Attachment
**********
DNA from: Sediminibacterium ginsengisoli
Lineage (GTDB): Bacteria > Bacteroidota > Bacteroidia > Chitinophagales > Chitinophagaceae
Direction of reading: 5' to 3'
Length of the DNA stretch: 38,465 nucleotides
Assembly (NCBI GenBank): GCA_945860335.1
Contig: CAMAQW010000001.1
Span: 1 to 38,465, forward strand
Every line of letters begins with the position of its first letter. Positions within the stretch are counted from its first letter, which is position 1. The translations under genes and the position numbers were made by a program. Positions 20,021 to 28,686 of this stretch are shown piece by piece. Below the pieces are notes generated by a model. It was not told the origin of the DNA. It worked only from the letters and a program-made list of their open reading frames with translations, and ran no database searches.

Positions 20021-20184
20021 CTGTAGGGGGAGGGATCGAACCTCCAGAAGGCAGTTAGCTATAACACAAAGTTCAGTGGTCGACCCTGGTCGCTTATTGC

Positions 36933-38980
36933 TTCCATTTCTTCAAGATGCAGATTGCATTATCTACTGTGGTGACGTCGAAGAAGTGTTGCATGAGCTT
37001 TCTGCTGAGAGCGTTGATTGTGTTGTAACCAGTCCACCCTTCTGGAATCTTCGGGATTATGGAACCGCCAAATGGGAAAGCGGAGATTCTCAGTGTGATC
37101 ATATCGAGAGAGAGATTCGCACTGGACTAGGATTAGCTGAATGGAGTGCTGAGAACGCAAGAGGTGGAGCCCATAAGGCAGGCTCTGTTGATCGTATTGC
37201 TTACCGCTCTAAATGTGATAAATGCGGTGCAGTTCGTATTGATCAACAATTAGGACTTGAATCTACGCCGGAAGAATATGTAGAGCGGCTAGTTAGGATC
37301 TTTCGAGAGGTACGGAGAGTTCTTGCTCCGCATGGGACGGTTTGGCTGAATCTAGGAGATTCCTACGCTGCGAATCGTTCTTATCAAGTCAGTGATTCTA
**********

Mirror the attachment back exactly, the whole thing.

DNA from: Sediminibacterium ginsengisoli
Lineage (GTDB): Bacteria > Bacteroidota > Bacteroidia > Chitinophagales > Chitinophagaceae
Direction of reading: 5' to 3'
Length of the DNA stretch: 38,465 nucleotides
Assembly (NCBI GenBank): GCA_945860335.1
Contig: CAMAQW010000001.1
Span: 1 to 38,465, forward strand
Every line of letters begins with the position of its first letter. Positions within the stretch are counted from its first letter, which is position 1. The translations under genes and the position numbers were made by a program. Positions 20,021 to 28,686 of this stretch are shown piece by piece. Below the pieces are notes generated by a model. It was not told the origin of the DNA. It worked only from the letters and a program-made list of their open reading frames with translations, and ran no database searches.

Positions 20021-20184
20021 CTGTAGGGGGAGGGATCGAACCTCCAGAAGGCAGTTAGCTATAACACAAAGTTCAGTGGTCGACCCTGGTCGCTTATTGC

Positions 36933-38980
36933 TTCCATTTCTTCAAGATGCAGATTGCATTATCTACTGTGGTGACGTCGAAGAAGTGTTGCATGAGCTT
37001 TCTGCTGAGAGCGTTGATTGTGTTGTAACCAGTCCACCCTTCTGGAATCTTCGGGATTATGGAACCGCCAAATGGGAAAGCGGAGATTCTCAGTGTGATC
37101 ATATCGAGAGAGAGATTCGCACTGGACTAGGATTAGCTGAATGGAGTGCTGAGAACGCAAGAGGTGGAGCCCATAAGGCAGGCTCTGTTGATCGTATTGC
37201 TTACCGCTCTAAATGTGATAAATGCGGTGCAGTTCGTATTGATCAACAATTAGGACTTGAATCTACGCCGGAAGAATATGTAGAGCGGCTAGTTAGGATC
37301 TTTCGAGAGGTACGGAGAGTTCTTGCTCCGCATGGGACGGTTTGGCTGAATCTAGGAGATTCCTACGCTGCGAATCGTTCTTATCAAGTCAGTGATTCTA